In addition to cyber insurance, a proactive IT management and a data breach response plan, supported by your IT, are critical elements to future-proof a business. The idea is that a data breach response plan should be no different to the having a fire evacuation plan; it needs to be tested and rehearsed regularly.
We recommend three pillars of secure information management to identify and address risks within the IT infrastructure to reduce the likelihood of a cyber-attack. These are:
This ‘CIA of data management’ ensures all data remains available and accessible (availability) to only authorised users (confidentiality) and remains intact and unchanged by unauthorised access or processes (integrity).
*Full statistics available in the OAIC NDBS August 2019 Notifiable Data Breaches Quarterly Statistics Report
What does proactive IT management look like?
It’s easy to tell a business to ensure its service providers are proactively managing its IT systems, network and company data, with a focus on prevention.
But what does this mean practically? We see it as an “always eyes on” and holistic approach. This would include comprehensive monitoring, maintenance, support and management of organisational systems to help identify potential issues or concerns before they become a problem.
A set of overarching guidelines and business security principles should be established, and then the business should work through a practical approach that covers these key areas:
- password management and security
- network and data access management and security
- physical security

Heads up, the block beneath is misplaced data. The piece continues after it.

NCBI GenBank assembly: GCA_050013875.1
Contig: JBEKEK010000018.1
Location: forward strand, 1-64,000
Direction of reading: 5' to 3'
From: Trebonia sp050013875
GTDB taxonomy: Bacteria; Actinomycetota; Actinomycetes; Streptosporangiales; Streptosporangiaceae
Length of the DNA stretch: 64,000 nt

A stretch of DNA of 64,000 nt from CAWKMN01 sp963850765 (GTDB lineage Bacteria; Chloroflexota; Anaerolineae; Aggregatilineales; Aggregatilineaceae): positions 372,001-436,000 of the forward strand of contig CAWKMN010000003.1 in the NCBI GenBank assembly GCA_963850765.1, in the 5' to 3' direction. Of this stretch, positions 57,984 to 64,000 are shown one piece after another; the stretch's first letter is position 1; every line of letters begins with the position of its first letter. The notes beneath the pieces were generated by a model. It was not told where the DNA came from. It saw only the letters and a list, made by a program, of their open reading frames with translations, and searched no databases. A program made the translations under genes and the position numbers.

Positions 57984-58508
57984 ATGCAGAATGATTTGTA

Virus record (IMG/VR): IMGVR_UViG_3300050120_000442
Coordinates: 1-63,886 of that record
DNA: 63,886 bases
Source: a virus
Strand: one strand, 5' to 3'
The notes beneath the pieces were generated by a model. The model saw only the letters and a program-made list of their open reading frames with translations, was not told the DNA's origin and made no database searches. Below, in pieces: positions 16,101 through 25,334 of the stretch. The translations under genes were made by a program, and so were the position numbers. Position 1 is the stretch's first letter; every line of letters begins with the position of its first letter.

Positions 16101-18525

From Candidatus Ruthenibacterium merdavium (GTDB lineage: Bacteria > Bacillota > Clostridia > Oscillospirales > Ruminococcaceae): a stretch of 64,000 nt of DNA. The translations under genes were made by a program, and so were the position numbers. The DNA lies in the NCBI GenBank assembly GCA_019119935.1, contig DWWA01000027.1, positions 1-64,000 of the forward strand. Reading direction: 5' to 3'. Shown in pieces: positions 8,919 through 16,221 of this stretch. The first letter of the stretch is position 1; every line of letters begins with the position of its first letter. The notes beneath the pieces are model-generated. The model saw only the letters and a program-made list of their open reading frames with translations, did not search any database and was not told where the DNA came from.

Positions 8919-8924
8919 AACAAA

- information exchange policies and security (e.g. secure, encrypted, audited email)
- backup and disaster recovery
- education and awareness for internal staff
- cyber insurance coverage and policy wording
- policies and procedures (e.g. incident and data breach response plan)
- legal response and management plan
- responding to the psychological impacts following a data breach
A partner from a medium-sized accounting firm sent an email containing financial details and personal information to an incorrect recipient email address. As a result, the email went to an unintended recipient in another country.
The firm was forced to notify the Commissioner’s office of a privacy and data breach, which then required thorough internal investigation and legal costs. The cost ran into the tens of thousands, while the reputational and potential financial damage to the significant customer was extensive.
The firm sought advice from the cyber insurer about how to respond to the breach while complying with the Privacy Act 1988 requirements around notifications. This in itself cost a further $18,000 because credit-monitoring services needed to be engaged to monitor for any fraudulent transactions or activity.
This incident could have been avoided if the firm had invested in systems that allowed for immediate risk mitigation by providing the ability to track the email and completely recall it from the incorrect recipient. This would have included a confirmation the email was no longer accessible and a full audit trail of what had occurred.
The biggest risk…
A successful attack can cause lasting and irreparable damage to your business. It can result in business downtime, legal and financial liability, as well as damage to your reputation, brand and the trust you have with clients. The biggest risk your business can take is to do nothing.
Managing Director at Professional Assurance
Professional Assurance is an insurance provider that provides a comprehensive range of insurance. It also offers the broader approach of looking at pre-incident risk management to see if there are things that can be reviewed and implemented to prevent or reduce the chances of a claim occurring.
CEO at Zynet
Zynet delivers a Proactive IT Management platform specifically designed to provide organisations with flexible and reliable systems and processes that increase staff productivity and efficiency. It has a specific focus on cyber security and risk management to ensure clients can remain compliant with regulatory and industry requirements, as well as proactively and cost-effectively identify and mitigate business risk.